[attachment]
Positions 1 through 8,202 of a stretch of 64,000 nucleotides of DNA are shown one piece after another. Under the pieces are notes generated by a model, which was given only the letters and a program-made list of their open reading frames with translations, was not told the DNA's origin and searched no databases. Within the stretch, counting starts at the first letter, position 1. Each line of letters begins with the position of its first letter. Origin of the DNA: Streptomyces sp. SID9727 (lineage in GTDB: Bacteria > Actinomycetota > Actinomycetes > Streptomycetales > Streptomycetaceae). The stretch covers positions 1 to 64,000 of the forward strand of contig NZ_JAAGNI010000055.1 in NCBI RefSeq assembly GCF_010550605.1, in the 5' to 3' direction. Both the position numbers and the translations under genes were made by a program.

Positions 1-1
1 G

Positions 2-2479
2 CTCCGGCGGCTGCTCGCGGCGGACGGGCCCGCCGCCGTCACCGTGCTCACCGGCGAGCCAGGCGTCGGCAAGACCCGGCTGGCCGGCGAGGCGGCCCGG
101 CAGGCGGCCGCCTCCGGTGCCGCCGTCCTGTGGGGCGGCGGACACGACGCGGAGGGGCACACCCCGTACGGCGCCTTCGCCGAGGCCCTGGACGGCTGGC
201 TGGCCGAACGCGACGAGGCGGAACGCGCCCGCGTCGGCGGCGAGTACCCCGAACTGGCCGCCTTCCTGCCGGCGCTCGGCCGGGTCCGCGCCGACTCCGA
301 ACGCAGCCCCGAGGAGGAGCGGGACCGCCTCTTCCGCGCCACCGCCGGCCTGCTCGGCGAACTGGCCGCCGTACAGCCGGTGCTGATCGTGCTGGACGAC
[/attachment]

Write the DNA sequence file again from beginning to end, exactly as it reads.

Positions 1 through 8,202 of a stretch of 64,000 nucleotides of DNA are shown one piece after another. Under the pieces are notes generated by a model, which was given only the letters and a program-made list of their open reading frames with translations, was not told the DNA's origin and searched no databases. Within the stretch, counting starts at the first letter, position 1. Each line of letters begins with the position of its first letter. Origin of the DNA: Streptomyces sp. SID9727 (lineage in GTDB: Bacteria > Actinomycetota > Actinomycetes > Streptomycetales > Streptomycetaceae). The stretch covers positions 1 to 64,000 of the forward strand of contig NZ_JAAGNI010000055.1 in NCBI RefSeq assembly GCF_010550605.1, in the 5' to 3' direction. Both the position numbers and the translations under genes were made by a program.

Positions 1-1
1 G

Positions 2-2479
2 CTCCGGCGGCTGCTCGCGGCGGACGGGCCCGCCGCCGTCACCGTGCTCACCGGCGAGCCAGGCGTCGGCAAGACCCGGCTGGCCGGCGAGGCGGCCCGG
101 CAGGCGGCCGCCTCCGGTGCCGCCGTCCTGTGGGGCGGCGGACACGACGCGGAGGGGCACACCCCGTACGGCGCCTTCGCCGAGGCCCTGGACGGCTGGC
201 TGGCCGAACGCGACGAGGCGGAACGCGCCCGCGTCGGCGGCGAGTACCCCGAACTGGCCGCCTTCCTGCCGGCGCTCGGCCGGGTCCGCGCCGACTCCGA
301 ACGCAGCCCCGAGGAGGAGCGGGACCGCCTCTTCCGCGCCACCGCCGGCCTGCTCGGCGAACTGGCCGCCGTACAGCCGGTGCTGATCGTGCTGGACGAC